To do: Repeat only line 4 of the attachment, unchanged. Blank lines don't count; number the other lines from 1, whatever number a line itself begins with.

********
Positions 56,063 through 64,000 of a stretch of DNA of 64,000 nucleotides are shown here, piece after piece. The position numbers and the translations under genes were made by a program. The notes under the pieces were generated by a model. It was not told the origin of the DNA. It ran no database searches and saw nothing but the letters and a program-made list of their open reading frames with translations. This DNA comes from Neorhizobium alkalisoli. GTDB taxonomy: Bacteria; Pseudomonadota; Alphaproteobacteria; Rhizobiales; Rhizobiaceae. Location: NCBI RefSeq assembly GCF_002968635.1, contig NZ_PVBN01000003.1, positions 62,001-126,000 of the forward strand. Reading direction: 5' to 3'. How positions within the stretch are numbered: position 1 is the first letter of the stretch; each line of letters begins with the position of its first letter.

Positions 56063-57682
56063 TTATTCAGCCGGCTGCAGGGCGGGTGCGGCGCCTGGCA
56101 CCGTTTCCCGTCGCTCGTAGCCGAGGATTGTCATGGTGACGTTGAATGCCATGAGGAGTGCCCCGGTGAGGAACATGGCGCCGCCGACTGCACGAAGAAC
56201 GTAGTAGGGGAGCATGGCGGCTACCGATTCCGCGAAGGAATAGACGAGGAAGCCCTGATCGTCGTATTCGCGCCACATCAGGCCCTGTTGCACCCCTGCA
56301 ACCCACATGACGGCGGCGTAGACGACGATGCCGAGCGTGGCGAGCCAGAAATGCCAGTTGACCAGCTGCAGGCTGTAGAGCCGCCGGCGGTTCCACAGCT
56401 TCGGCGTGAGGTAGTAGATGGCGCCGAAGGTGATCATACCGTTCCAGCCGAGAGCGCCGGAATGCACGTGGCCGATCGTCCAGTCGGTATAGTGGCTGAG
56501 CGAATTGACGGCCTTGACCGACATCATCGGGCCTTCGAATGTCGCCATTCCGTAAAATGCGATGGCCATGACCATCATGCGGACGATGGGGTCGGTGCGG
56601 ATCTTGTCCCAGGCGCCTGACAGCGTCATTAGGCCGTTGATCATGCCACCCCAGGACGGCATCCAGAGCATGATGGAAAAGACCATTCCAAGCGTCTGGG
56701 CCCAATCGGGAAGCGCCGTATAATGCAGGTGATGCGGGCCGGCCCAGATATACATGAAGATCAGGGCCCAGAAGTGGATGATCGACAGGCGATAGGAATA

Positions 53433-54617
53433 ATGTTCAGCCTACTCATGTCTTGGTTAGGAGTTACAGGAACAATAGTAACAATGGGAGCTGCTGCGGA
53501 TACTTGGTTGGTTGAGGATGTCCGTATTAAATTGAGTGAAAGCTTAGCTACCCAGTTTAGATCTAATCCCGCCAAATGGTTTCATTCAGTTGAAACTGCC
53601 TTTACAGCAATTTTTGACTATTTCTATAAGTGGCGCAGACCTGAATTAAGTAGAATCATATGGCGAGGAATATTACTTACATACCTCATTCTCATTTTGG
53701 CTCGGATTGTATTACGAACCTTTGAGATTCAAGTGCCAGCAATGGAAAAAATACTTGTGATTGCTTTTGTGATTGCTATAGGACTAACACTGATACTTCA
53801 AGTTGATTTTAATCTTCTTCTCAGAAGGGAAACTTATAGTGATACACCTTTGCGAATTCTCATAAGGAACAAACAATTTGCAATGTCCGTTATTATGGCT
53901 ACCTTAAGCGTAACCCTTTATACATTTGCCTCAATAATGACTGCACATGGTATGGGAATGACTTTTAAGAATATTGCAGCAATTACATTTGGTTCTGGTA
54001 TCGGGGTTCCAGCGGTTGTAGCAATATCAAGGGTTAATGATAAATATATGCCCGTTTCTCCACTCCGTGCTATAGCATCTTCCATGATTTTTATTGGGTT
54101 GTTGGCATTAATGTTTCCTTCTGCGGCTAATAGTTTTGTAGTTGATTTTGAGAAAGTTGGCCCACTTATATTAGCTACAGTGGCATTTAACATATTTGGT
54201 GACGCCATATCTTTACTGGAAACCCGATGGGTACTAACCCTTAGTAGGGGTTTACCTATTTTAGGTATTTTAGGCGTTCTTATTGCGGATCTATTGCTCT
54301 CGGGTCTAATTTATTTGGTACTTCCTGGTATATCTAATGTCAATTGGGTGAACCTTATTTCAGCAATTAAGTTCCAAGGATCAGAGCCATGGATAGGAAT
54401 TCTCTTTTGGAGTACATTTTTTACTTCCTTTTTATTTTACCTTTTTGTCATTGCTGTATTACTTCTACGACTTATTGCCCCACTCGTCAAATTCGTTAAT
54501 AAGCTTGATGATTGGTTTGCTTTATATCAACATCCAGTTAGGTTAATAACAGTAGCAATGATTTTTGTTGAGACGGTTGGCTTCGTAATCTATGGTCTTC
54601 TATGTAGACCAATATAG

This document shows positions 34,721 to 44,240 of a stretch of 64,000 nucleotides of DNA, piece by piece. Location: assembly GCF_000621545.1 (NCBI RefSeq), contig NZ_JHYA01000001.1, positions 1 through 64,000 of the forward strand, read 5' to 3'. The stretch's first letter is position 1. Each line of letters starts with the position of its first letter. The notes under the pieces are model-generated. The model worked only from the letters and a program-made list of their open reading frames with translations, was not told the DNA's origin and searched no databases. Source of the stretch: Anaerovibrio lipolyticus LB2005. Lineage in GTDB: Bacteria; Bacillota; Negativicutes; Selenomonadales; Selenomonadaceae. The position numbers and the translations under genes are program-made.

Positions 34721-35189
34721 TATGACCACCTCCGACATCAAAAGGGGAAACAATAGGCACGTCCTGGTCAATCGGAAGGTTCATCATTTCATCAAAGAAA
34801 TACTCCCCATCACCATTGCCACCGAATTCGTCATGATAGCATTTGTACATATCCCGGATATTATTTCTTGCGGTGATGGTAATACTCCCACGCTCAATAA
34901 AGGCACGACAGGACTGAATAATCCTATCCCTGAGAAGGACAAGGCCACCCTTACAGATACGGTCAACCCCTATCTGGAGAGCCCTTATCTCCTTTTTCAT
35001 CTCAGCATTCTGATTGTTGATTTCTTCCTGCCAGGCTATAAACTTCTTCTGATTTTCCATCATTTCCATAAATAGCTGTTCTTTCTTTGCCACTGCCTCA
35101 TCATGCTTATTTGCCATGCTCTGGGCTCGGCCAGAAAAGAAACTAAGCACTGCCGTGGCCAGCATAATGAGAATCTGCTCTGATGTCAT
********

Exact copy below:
56101 CCGTTTCCCGTCGCTCGTAGCCGAGGATTGTCATGGTGACGTTGAATGCCATGAGGAGTGCCCCGGTGAGGAACATGGCGCCGCCGACTGCACGAAGAAC